Replacing Social Security with a Universal Basic Income

The idea of a Universal Basic Income (UBI) in place of existing entitlement programs (Social Security, Medicare, Medicaid, food stamps, unemployment insurance, etc.) that is financed by a flat rate income or consumption tax calls for a deeper discussion of its financing. “Our-social-safety-net”

For purposes of illustration, lets assume a UBI of 18,000 dollars per year for adults and half that for children (under 20 years old). This is somewhat above the current average Social Security benefit for someone retiring at age 65.  The current American population of 330 million consists of about 82 million children and 248 million adults. Thus, the total cost of such a UBI would be about 5.2 trillion dollars. This would exceed total expenditures in 2019 of 4.4 trillion dollars, of which 2.7 was for the social safety net (entitlements–social security and welfare). Total Federal tax revenue in 2019 was 3.5 trillion dollars of which 36% or 1.26 trillion dollars was from payroll taxes (social security and Medicaid and Medicare). This left a staggering deficit in 2019 of almost one trillion dollars that had to be borrowed from China and others when our economy was at full employment and should have been in surplus. And now look at our shocking deficit in this pandemic year! But that is another story.

The goal of this note is to illustrate the significant progressivity that would exist with a flat rate consumption tax in place of the corporate and personal income taxes and the payroll tax when replacing existing safety net expenditures with a UBI.

The original rational for the regressive payroll tax to pay for social security pensions was that social security was a traditional retirement program funded from the savings of each pensioner. The assumption was that the pension it paid reflected the money that each worker paid into the so called but misnamed social security trust fund. In short it was characterized as what we call a defined contribution system (you get what you saved) when it was in fact structured as a defined benefit system (you get a defined amount no matter what you actually paid in). In fact, as Americans lived longer and longer, thus enjoying more and more retirement years, the system collapsed into a basically pay as you go system (today’s workers were paying for today’s retirees’ pensions). The trust fund has very little savings in it. So instead of the payroll tax funding the worker’s future pension it became a regressive tax funding current retiree pensions. The payroll tax should be abolished. “Saving Social Security”  

A flat tax (whether on income or consumption) has many economic virtues, with simplicity at the top of the list.  But a flat rate rubs some people the wrong way who think that the wealthier should pay more tax than implied by a flat rate. My sense of fairness calls for someone with twice the income (if we are focusing on an income tax) to pay twice the tax. That is exactly what a flat rate tax (the same tax rate for everyone whatever their income level is) provides.  Whether we go for an income tax or a consumption tax we should forget about the corporate income tax. It is more trouble than it is worth in a world in which many if not most companies operate globally (i.e. in many different tax jurisdictions). It only contributed 7% of total Federal tax revenue in 2019 and unfairly taxes the company incomes of company owners twice. “Principles of Tax Reform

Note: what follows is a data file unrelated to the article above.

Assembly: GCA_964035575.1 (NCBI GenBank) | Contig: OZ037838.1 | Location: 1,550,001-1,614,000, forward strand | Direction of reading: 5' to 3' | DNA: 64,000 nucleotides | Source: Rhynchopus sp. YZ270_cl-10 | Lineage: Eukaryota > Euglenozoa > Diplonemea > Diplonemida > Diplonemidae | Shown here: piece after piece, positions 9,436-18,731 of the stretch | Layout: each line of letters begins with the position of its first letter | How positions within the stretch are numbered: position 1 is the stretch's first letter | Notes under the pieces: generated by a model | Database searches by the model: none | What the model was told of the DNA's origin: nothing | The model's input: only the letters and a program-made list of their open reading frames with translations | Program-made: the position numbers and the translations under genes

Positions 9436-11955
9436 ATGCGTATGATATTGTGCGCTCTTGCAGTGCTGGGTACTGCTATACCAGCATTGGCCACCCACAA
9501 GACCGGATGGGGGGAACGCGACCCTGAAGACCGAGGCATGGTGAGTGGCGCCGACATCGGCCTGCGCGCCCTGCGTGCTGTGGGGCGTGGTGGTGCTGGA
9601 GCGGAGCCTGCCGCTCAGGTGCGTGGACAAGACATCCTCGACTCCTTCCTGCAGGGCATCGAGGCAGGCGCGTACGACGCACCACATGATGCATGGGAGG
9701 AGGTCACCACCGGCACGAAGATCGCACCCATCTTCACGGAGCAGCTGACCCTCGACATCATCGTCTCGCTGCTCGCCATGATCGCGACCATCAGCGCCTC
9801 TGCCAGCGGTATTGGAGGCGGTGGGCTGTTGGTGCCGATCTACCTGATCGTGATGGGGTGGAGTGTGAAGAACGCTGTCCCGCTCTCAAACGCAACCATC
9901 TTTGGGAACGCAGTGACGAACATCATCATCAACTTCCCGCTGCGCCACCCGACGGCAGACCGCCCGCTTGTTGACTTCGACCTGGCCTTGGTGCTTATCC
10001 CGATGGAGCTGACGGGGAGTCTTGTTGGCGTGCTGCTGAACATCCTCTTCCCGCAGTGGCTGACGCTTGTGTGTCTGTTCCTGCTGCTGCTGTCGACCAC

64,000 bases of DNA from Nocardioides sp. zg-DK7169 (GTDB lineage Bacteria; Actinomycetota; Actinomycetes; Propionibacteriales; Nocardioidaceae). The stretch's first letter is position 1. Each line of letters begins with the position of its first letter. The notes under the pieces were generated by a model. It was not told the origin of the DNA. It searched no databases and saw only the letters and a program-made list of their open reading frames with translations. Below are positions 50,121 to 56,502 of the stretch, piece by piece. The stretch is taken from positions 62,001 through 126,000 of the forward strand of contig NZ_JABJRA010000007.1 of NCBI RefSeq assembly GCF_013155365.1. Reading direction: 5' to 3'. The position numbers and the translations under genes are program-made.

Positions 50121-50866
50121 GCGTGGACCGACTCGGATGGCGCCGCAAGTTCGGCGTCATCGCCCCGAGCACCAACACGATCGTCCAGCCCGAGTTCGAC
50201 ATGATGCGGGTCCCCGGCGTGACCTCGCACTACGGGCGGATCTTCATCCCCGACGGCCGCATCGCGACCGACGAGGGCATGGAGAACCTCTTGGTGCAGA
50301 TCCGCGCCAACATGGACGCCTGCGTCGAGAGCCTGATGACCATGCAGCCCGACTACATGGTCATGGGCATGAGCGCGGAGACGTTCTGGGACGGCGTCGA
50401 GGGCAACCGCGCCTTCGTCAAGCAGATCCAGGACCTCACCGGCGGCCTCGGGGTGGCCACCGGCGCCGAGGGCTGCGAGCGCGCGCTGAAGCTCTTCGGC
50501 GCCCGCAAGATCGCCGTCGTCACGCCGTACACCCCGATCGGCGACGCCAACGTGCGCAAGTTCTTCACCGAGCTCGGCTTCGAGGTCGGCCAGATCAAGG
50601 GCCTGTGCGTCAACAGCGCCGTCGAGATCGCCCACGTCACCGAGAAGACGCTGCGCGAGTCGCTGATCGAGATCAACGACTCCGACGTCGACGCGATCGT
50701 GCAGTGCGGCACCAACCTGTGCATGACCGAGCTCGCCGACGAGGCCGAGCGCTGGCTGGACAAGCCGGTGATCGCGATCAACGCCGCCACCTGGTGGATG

A flat personal consumption tax that would raise the same revenue as raised by all Federal taxes in the U.S. in 2019 (3.5 trillion dollars) would require a 24% rate. But that revenue did not cover all of the government’s expenditure as noted above. In addition, replacing existing safety net expenditures of 2.7 trillion dollars with a UBI of 18,000 dollars per adult and 9,000 dollars per child (5.2 trillion dollars) would result in total Federal government expenditures in 2019 of 6.9 trillion dollars or 2.5 trillion dollars higher (5.2 – 2.7). A flat consumption tax rate of 47% would be needed to raise 6.9 trillion dollars. This seems very high for two important reasons. First it assumes a balanced budget for the actual level of defense and other non-entitlement expenditures in 2019, i.e. it raises almost one trillion dollars more than the government actually collect in 2019.  Secondly it is financing the additional 2.5 trillion dollars for the UBI from which the higher tax would be paid, i.e. the net tax would be lower.

Though the marginal tax rate would be flat (the same for everyone), the resulting tax burden would actually be quite progressive. To provide a rough idea of the net progressivity of the UBI with a 47% consumption tax, assume that all income is consumed (this would overstate consumption some for higher income families). The poorest families, those who have no income other than the UBI, and assuming a family of two adults and two children, would pay no net tax and receive a net income subsidy of $28,620 or $2,385 per month. For the median family in 2019 (50% income level) the average income was $63,030. But including their UBI their total tax payments would be $55,004 or an excess of $1,004 over their UBI for a tax rate on their (pre UBI) income of 1.6%. For the family at the 80% income level, the average income was $130,000 and their total tax payments would be $86,480 or an excess over their UBI of $32,480 for a tax rate on their earned income of 25%.  This is a significantly progressive outcome while preserving the flat marginal rate.

Individual states may well choose to provide assistance for individual specific purposes, as they do now, for example, for education at various levels. But at the Federal level every effort should be made to prevent such add-ons to our social safety net. If as we become richer as a whole, we choose to be more generous, the amount of the UBI can be raised (or lowered) but only for everyone equally. This would prevent individual interest groups from tacking on special assistance for themselves. The ability of such special interests to gain special favor is a major reason for the slippery slope of the creeping welfare state we now enjoy.